Snowmass seeks new spot to put a big piece of art |

Snowmass seeks new spot to put a big piece of art

Janet Urquhart
The Aspen Times
Aspen, CO, Colorado
Courtesy Bland Hoke

SNOWMASS VILLAGE – Finding the perfect spot to place a sculpture in Snowmass Village has challenged a local group dedicated to the placement of public art. The piece in question is a fitting memento for the resort, but it won’t fit just anywhere.

Artist Bland Hoke’s sculpture “Sheer Bliss” weighs about 8 tons and is roughly 48 feet long.

Created while Hoke worked at Anderson Ranch Arts Center in Snowmass during the summer of 2008, the sculpture makes use of a stout length of the old Sheer Bliss chairlift cable, held aloft by towers of old snowmaking pipe.

“It’s like a Slinky wrapped around a stick,” said Hoke, who said the sculpture was inspired by the construction of cable itself – individual wire strands wrapped together to create the greater whole.

First erected on Fanny Hill at Snowmass in a different form, it was relocated farther up the slopes, near the new Sheer Bliss lift.

Hoke said he understood the locale to be a temporary one in the U.S. Forest Service’s view, and now the agency would like it moved off the ski slope, which is part of the national forest.

The question is, where next for the sculpture.

“My hope is that it finds a permanent home in Snowmass,” said Hoke in a telephone interview from Milan, Italy, where he is studying. “If it leaves the valley, it is more or less a sculpture that is appreciated for its aesthetic value, not the memories it evokes.

“If I had a choice, I’d leave it where it is.”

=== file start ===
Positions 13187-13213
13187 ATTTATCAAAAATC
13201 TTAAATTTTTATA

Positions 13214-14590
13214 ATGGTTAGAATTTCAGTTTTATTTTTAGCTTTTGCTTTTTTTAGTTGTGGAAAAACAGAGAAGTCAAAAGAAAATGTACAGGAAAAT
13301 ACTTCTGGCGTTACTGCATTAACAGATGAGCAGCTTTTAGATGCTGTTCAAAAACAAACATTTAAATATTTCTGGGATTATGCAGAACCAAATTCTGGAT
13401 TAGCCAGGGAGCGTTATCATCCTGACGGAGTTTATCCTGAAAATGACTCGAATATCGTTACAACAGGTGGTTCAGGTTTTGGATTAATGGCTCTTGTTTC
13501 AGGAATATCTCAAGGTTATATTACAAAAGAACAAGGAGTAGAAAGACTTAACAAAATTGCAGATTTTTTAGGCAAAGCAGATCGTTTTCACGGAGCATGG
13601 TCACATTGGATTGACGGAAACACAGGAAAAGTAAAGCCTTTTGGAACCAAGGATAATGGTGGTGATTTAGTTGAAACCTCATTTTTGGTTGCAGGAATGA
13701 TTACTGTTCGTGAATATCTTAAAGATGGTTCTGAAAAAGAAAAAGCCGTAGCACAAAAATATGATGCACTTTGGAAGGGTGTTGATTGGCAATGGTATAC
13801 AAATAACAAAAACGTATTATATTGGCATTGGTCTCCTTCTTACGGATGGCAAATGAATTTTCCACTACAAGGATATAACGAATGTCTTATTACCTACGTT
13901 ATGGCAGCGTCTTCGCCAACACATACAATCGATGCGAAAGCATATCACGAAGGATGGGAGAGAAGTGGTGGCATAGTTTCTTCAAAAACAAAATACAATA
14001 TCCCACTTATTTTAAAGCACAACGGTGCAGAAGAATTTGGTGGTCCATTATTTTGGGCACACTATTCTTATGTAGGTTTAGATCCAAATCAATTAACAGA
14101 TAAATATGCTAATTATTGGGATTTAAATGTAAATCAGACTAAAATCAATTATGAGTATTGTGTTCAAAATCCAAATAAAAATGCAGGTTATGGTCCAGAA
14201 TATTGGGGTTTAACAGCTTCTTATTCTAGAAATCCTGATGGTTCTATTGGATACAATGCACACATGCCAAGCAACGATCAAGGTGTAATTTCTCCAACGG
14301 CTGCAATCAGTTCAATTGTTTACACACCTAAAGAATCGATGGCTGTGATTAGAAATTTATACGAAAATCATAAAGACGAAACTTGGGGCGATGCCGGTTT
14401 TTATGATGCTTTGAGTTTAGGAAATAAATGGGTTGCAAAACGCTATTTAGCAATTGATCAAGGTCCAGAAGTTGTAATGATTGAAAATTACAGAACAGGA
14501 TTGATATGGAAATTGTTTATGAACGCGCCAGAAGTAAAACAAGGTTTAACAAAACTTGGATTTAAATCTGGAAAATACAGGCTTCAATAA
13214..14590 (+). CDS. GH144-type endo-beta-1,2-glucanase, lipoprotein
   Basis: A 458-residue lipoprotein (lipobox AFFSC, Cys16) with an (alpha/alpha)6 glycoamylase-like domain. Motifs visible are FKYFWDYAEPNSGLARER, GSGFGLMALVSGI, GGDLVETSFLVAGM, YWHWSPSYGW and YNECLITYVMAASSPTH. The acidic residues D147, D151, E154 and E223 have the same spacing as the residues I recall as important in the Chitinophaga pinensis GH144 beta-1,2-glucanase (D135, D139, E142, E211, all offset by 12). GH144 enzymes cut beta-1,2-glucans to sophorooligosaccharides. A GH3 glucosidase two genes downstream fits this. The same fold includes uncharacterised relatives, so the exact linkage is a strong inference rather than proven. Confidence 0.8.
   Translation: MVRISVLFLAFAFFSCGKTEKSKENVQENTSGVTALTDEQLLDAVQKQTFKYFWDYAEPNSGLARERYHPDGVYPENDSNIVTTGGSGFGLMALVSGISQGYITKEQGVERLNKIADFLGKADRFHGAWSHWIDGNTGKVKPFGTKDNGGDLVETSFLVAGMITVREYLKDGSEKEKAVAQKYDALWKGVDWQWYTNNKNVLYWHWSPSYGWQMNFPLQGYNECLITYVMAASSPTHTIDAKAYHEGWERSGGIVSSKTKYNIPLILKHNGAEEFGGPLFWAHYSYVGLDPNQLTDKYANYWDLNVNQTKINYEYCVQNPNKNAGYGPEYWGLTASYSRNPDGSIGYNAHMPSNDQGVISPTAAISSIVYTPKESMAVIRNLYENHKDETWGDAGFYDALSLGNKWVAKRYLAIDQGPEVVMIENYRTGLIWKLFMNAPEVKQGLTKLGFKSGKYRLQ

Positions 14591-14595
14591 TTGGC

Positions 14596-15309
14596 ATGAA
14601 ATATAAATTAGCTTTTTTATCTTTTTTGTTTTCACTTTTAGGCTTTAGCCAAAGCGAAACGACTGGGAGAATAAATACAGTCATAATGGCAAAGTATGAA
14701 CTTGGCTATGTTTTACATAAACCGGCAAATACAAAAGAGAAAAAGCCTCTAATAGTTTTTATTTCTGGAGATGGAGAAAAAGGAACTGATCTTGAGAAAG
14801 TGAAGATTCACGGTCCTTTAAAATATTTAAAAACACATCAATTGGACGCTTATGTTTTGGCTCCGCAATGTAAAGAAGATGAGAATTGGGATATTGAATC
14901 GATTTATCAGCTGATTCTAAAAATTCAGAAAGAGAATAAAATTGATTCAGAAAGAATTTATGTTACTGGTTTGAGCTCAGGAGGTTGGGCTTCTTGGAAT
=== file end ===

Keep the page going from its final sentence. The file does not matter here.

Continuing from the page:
Jim Kehoe, chairman of the Public Art Committee and a member of the Snowmass Arts Advisory Board, wants the sculpture to remain in Snowmass Village.

The challenge isn’t just accommodating its size, but finding a place where the sculpture can be experienced in the way that Hoke envisioned, he said.

“I was thinking, ‘what would he think if it went vertical?'” Kehoe said.

The sculpture comes apart into eight sections, according to Hoke, and it’s possible to create two smaller pieces from what is now one.

Hoke, who hails from Jackson, Wyo., said he can find property owners there who would be happy to have the sculpture. Potential takers in Aspen and Vail have also been suggested. He will return to Snowmass in July to begin taking the piece apart.

Kehoe’s committee, which most recently commissioned the sculpture in front of Snowmass Village Town Hall – the piece by Denver artist Michael Clapper features large rings and is titled “Transparency” – is devoted to creating an Art Walk through town that features art in public places.

“Sheer Bliss” offers the potential for an exciting addition to the mix, said Kehoe, who hopes to arrange for its relocation somewhere in Snowmass this summer.